« Good Practice Guide
Dorset’s beautiful coastline is studded with hidden places to enjoy wild swimming, snorkel and sunbathe, and its waters are cleaner and more accessible than ever before.
Whenever possible, and especially if you aren’t an experienced swimmer, swim at beaches where there are lifeguards. Red and yellow flags indicate safe places for you to swim. Click here for information on beach safety.
When is the best time to do it?
Swimming in Dorset can be done all year round but this depends on the weather conditions and the swimmers’ personal experience and limits. Water temperature is important, although the more experienced have special wetsuits to suit these conditions. Check the weather, tides and currents on iCoast map so you can stay informed and prepared. Conditions can change rapidly in the sea.
There are many sea swimming clubs in Dorset where you can meet fellow swimmers. Clubs have training and competitions where good swimming technique and raise overall physical fitness can be developed.
Watch out for wildlife
The Dorset coast has many areas that are important for wildlife and birds. These areas have restrictions at certain times of the year to help to protect the wildlife. On iCoast please turn on the restricted areas icon to show these areas when planning your activity.
- Don’t linger for too long when you are close to wildlife – By all means look, but then move on.
- Avoid damaging plants and habitats.
- Report live strandings of cetaceans, and injured/entangled marine mammals to British Divers Marine Life Rescue (BDMLR) on 01825 765546 (24 hours). Report all other live injured or entangled animals to RSPCA 0300 1234 999.
- Watch out for other users
- Look out for other recreational users and share the water- jet skiers, divers, windsurfers, snorkellers etc. all use the water too so you should be observant, careful and respectful when out swimming.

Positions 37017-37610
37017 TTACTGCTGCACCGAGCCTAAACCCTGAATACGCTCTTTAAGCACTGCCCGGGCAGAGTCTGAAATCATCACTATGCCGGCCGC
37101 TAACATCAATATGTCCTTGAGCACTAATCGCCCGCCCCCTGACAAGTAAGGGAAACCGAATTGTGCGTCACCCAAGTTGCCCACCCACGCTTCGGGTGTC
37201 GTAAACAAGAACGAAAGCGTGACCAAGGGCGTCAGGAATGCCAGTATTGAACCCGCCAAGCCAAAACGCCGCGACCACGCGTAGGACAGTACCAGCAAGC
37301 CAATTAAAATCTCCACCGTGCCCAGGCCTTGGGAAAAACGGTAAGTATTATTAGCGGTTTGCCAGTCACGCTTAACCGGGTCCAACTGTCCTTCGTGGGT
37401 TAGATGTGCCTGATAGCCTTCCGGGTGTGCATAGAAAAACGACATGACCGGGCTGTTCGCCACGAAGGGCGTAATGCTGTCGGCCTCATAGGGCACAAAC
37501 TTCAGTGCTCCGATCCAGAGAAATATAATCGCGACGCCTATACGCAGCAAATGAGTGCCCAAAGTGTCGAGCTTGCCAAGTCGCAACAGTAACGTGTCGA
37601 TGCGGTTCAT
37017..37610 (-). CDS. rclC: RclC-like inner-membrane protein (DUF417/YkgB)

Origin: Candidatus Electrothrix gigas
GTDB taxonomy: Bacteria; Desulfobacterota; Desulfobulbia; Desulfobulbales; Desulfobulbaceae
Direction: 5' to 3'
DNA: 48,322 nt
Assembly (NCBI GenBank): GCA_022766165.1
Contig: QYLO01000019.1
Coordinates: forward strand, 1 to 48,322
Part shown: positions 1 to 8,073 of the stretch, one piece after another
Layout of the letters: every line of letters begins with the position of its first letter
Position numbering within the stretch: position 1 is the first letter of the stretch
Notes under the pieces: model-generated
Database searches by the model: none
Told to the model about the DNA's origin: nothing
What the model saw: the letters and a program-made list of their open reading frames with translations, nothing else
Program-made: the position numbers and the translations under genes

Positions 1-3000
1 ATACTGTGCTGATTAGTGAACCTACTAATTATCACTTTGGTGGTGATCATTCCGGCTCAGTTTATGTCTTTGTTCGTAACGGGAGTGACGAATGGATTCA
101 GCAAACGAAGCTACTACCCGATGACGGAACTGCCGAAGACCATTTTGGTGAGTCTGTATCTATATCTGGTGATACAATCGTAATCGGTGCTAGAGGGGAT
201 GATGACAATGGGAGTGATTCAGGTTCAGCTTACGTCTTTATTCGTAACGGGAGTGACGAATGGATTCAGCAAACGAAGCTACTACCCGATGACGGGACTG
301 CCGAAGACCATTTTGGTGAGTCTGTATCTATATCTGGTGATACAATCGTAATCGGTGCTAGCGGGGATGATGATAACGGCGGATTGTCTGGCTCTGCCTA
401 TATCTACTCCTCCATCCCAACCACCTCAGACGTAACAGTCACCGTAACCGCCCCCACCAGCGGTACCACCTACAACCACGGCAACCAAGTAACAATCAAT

Whether there is a lifeguard available or not you should make sure you are familiar with the risks you are exposed to when swimming off the coast. These include tides, waves, rip currents, tombstoning, boats and other water users.
- Here is the RNLI guide to beach safety. This contains potentially life-saving details on the list above.
- Make sure you are protected from the sun; waterproof sunscreen with a high sun protection factor (SPF) is a must for swimmers. Check the weather forecasts on the iCoast website so you can stay informed and prepared.
- If you go out on your own make sure you tell someone where you will be and when you’ll be back so they can raise an alarm if an unfavourable situation arises.
- Look after our beaches – take any rubbish with you and try to leave the beach in the same state you found it in.
- Know your limits – swimming too far out or for long periods of time, or both, can be exhausting and dangerous.
Help, I’ve been stung!
- Weever-fish – If you feel a sharp scratch on your foot while in the water that becomes more painful you may have stood on a weever-fish. Don’t panic but find a lifeguard for treatment. If there’s no lifeguard, place the affected area in water as hot as is comfortable. Test the water first so you don’t cause scalding.
- Jellyfish – Do not rub a jellyfish sting, as this will cause the pain to intensify. Lightly spray the area with seawater and apply a cold compress if available.
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